How do you define Critical Care CPT Codes?
Critical care – what is it? And how do you define it from a coding standpoint? Here is an easy and straightforward way how providers can think about it.
First, is the patient critically injured or ill? More essentially, is there an injury or illness impairing one or multiple organ systems, resulting in life-threatening deterioration in the patient’s condition highly likely now or later? Second, is critical care treatment being provided to the patient to make him/her better?
The American Medical Association defines critical care as – “A critical illness or injury [that] acutely impairs one or more vital organ systems such that there is a high probability of imminent or life-threatening deterioration in the patient’s condition … Providing medical care to critically ill or injured patient qualifies as critical care only if both the illness/injury and the treatment being provided meet the … requirements … Critical care is usually, but not always, provided in a critical care area … or emergency department.”
Is critical care considered to be a shared or split service?
The answer, interestingly, is “no.” An advanced practice provider (APP; PA or NP) and a physician can work together to take care of critically injured or ill patients on a hospital floor or intensive care unit. Although, they cannot bill for such care as a shared service.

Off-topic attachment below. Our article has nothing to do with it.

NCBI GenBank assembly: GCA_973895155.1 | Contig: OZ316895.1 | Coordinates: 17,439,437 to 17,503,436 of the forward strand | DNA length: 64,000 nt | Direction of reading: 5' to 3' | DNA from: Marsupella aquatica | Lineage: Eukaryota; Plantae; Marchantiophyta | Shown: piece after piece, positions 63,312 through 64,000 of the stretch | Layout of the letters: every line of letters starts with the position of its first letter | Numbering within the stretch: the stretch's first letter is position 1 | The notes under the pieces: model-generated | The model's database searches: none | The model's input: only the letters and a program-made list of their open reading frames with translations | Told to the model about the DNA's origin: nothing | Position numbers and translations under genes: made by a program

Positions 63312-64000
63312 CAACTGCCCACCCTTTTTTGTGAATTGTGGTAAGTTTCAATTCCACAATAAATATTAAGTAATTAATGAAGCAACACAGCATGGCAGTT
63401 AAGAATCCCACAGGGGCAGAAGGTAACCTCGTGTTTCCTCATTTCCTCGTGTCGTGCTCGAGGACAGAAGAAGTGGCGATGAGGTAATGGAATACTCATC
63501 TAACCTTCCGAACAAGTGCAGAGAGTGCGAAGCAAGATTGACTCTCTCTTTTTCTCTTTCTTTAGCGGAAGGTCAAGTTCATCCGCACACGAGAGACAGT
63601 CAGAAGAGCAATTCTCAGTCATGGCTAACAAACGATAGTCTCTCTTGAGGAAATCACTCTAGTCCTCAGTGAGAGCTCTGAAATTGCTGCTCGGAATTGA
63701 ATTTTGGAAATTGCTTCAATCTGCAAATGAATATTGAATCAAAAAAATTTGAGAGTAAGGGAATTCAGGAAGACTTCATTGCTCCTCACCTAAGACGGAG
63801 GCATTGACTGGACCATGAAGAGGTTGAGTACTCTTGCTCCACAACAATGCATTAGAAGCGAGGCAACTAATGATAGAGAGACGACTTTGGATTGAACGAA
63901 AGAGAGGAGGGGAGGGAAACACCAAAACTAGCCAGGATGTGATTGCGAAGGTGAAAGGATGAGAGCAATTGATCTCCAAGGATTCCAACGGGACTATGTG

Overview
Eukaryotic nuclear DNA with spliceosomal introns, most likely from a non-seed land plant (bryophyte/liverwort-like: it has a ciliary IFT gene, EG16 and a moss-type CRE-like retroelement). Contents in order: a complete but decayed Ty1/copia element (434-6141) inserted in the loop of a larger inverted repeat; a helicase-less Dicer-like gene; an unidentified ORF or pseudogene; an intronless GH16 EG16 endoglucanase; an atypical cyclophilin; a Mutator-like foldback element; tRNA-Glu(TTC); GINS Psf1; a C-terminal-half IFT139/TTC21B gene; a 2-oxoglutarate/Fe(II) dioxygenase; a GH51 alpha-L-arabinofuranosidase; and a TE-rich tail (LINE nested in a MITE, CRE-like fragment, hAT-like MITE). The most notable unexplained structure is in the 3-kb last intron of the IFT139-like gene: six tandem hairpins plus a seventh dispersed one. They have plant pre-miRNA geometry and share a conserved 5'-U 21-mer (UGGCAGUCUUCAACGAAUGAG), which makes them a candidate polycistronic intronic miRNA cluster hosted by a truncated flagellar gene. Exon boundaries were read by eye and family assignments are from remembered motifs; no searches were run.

The critical care services CPT codes, unlike the other evaluation and management (E/M) services, projects one physician’s (or APP’s) care and management of a critically injured or ill patient for a particular reportable time period. In other words, it is not possible to report a shared/split critical care services performed together by an APP and a physician. Rather, every critical care service reported should reflect the treatment, management and evaluation of the patient by that APP or individual physician.
Critical care is a time-based service. The first 30-74 minutes of critical care on a said date of service for a single provider is reported by the use of CPT code 99291. It is used to report additional block(s) of time, of up to 30 minutes each, beyond the first 74 minutes of critical care.
Join this session by expert speaker Ray Cathey, PA, FAAPA, MHS, MHA, CMSCS, CHCI, CHCC, where he will assist and motivate providers and office billing staff to document and code to the highest level of specificity. This knowledge will help you position yourself for a positive impact of the new payment systems on your medical practice.
Source file: AMA Critical care predefined coding